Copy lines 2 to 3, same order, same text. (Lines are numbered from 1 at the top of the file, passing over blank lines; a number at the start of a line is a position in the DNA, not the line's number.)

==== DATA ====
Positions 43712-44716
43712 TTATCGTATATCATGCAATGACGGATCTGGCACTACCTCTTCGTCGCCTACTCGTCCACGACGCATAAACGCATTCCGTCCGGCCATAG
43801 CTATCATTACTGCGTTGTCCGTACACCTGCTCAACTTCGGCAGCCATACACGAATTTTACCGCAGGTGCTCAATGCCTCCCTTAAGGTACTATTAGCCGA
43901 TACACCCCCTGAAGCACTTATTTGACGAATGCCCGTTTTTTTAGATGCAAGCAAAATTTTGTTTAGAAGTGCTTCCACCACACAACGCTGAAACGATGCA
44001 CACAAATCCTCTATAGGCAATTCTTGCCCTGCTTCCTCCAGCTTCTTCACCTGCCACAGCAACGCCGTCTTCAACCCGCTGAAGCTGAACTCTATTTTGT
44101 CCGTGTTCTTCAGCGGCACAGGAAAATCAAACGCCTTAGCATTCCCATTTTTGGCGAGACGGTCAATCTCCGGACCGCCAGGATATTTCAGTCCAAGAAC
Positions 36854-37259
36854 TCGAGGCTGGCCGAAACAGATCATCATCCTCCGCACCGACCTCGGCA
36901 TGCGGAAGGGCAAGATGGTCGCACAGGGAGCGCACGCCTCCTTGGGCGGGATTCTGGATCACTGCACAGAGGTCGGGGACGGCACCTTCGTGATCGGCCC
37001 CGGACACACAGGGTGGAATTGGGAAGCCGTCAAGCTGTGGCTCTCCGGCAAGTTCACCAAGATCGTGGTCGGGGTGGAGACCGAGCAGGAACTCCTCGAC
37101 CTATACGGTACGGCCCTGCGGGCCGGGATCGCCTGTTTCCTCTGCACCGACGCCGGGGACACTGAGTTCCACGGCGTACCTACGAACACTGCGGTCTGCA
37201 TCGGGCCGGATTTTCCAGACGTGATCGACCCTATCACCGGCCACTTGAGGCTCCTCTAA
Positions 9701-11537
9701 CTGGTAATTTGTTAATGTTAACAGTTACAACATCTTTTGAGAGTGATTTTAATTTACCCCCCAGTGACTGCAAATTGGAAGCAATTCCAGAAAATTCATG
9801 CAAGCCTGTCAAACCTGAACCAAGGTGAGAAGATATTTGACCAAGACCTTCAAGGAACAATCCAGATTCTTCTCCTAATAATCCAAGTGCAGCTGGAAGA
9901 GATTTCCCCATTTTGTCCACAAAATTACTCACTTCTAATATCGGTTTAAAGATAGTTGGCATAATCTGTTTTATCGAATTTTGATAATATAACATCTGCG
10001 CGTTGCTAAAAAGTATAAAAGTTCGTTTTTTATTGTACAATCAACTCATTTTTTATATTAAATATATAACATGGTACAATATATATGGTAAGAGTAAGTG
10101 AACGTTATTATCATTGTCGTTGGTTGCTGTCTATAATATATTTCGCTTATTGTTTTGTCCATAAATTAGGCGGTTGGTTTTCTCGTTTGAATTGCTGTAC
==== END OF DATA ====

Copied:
43712 TTATCGTATATCATGCAATGACGGATCTGGCACTACCTCTTCGTCGCCTACTCGTCCACGACGCATAAACGCATTCCGTCCGGCCATAG
43801 CTATCATTACTGCGTTGTCCGTACACCTGCTCAACTTCGGCAGCCATACACGAATTTTACCGCAGGTGCTCAATGCCTCCCTTAAGGTACTATTAGCCGA